(Image: Tom Red/Private Media)

After a tortuous 365 days, the year will take its last breath in 10 days.

At the request of the nation, no service will be held and it is asked that no tears be shed. In lieu, faith should be placed in a future where we nurture the opportunities and tackle the challenges posed by our dead friend.

2021 was born with similar hope, but that was soon dampened by a pandemic that continued to twist and turn our lives on their heads.

In New South Wales, we said goodbye to Gladys and hello to Dominic. In Western Australia, we said an even louder hello to Mark McGowan who used that extra voter support — and the threat of COVID-19 — to start building a wall at the border.

Across in Queensland Annastacia Palaszczuk did that too, and despite new words of our national anthem being written in January — “for we are one and free” — politics and the states quickly took over.

In Victoria it wasn’t only COVID that taught Daniel Andrews about the fragility of life — slipping on wet stairs proved equally as perilous.

But it was thousands of others — trapped outside their home states, around the country and across the globe — that bore the brunt of 2021, split from families, unable to nurse newborns or farewell parents on the other side of a political line. It broke as many hearts as budgets.

Few international visitors were welcomed back, an early exception being 142,000 doses of the Pfizer vaccine in February. 

Outside Australia, Joe Biden took office in the United States, and Donald Trump headed for Florida. But musical chairs in Canberra played on loop. Karen Andrews replaced Peter Dutton in Home Affairs and he moved to Defence. Michaelia Cash replaced Christian Porter as attorney-general and industrial relations minister before the former apparently decided to leave the wake early. Barnaby Joyce defeated Michael McCormack and regained the deputy PM gig.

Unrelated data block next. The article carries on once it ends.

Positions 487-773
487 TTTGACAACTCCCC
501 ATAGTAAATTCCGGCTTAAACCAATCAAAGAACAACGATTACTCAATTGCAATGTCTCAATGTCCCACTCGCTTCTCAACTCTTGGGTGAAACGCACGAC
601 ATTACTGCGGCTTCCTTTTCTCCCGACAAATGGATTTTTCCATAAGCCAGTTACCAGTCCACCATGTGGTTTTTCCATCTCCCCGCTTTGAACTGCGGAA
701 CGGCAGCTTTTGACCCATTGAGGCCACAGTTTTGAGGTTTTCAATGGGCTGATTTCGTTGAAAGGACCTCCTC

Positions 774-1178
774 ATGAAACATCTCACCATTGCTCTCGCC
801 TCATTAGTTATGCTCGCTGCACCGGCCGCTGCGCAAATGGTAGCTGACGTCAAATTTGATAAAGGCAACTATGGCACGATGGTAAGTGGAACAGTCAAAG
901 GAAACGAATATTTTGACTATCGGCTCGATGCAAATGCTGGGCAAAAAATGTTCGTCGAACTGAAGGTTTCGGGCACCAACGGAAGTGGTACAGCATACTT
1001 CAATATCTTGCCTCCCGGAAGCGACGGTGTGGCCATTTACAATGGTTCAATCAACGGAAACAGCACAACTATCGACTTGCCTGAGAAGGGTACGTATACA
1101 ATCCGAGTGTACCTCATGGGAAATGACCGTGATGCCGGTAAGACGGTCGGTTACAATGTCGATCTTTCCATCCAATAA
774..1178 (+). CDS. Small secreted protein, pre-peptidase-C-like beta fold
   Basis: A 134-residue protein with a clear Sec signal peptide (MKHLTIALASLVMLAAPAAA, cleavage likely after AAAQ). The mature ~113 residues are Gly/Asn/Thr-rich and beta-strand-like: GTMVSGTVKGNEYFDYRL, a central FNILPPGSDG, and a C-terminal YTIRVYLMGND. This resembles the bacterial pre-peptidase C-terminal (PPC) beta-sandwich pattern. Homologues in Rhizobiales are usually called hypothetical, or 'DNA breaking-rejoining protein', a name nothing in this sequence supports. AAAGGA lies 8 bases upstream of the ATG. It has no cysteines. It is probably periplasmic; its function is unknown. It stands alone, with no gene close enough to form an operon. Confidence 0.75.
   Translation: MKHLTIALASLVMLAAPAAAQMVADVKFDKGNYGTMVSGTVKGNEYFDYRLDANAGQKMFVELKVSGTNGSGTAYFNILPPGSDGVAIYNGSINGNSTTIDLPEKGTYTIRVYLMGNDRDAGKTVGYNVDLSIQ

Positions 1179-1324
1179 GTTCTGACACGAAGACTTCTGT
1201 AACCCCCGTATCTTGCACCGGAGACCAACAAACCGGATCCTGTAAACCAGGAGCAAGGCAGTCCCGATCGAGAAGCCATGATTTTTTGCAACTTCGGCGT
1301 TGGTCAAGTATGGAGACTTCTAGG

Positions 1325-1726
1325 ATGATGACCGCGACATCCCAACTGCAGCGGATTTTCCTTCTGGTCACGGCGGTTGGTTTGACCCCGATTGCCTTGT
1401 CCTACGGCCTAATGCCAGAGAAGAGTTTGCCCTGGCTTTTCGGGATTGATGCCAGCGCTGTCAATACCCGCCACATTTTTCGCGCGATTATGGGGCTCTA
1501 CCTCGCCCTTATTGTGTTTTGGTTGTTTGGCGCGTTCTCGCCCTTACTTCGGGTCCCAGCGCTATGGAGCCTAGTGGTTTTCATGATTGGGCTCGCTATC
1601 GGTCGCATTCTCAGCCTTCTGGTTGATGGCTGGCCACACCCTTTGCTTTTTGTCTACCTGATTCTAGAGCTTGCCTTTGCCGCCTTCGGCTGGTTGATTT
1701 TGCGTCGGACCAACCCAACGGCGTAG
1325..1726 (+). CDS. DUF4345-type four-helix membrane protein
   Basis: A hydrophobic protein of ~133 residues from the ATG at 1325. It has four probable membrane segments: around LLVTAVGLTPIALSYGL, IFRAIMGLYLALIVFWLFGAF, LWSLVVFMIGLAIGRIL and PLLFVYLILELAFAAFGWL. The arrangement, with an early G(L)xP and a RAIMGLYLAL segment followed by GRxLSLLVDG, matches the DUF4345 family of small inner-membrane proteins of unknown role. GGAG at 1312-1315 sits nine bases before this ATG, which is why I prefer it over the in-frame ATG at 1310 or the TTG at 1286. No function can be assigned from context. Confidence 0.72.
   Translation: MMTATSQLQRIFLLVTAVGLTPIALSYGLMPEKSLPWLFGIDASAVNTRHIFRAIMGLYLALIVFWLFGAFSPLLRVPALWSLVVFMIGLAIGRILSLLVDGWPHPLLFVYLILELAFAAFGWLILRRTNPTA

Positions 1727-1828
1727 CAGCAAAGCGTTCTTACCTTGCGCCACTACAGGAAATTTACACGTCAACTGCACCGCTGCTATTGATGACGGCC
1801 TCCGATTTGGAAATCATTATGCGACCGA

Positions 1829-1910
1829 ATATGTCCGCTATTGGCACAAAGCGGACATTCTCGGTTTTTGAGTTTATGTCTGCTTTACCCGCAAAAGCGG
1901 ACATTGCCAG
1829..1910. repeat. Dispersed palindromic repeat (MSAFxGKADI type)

In sport, 2021 sent Tim Paine off the field and welcomed Pat Cummins to the captain’s crease. Townsville hosted a historic State of Origin match, made even more historic by the 50-6 scoreline in NSW’s favour. A few weeks later, it was 26-0 to NSW, and despite the normal favourites taking out the third match, NSW takes the trophy into 2022.
The mighty Melbourne Demons took out the 2021 AFL grand final, and the Penrith Panthers defeated the Rabbitohs to take home glory in the NRL. Verry Elleegant won a subdued Melbourne Cup, where the horses on the course almost outnumbered the spectators in the stands.

But Queensland — Brisbane specifically — won on the international field, given hosting rights for the 2032 Olympics, and that gorgeous, earthy role model and tennis star Ash Barty won her first Wimbledon ladies’ singles title, 41 years after Evonne Goolagong did the same.

Indeed, 2021 was an all-star female line-up: inspired by Brittany Higgins, Grace Tame and Chanel Contos, tens of thousands of Australians joined justice rallies across the country to end gender-based violence and workplace harassment. 2022 will show whether those in power bothered to listen.

We won’t get the chance to do that again with Michael Gudinski, who gave us his last tune in March, not long before Carla Zampatti joined the big fashion show in the sky in April. They look down on us today, with a host of others, notably rugby league legend Tommy Raudonikis, political figure Andrew Peacock, and Australian showbiz personality Bert Newton.

House prices defied the gloom of a pandemic and rose as fast as the queues to visit a psychologist. Domestic abuse also increased in a way that leaves an ongoing stain on 2021.

2021 saw new players too. Dr Jeannette Young in Queensland. We said goodbye to the JobKeeper wage subsidy. And learnt new medical terms, like thrombosis with thrombocytopenia syndrome. 

Facebook flexed its muscle taking on Australian news websites sharing content on its social media platform, we annoyed the French over submarines, and saw rifts develop — not along class lines but between the jabbed and the unjabbed.

A big expected report into aged care lobbed early in 2021 and should have made us all cry. But, like 2021, we all moved on fairly quickly, and as we lay this year to rest too many of our parents and grandparents remain shut away in rooms without visitors.

The national joy in finding four-year-old Cleo Smith remains, but it’s been pushed to the background as we end the year heartbroken for the families of six Tasmanian primary schoolchildren who won’t be opening presents around a Christmas tree.

Damn you, 2021. Gone, and forgotten. You don’t deserve a service.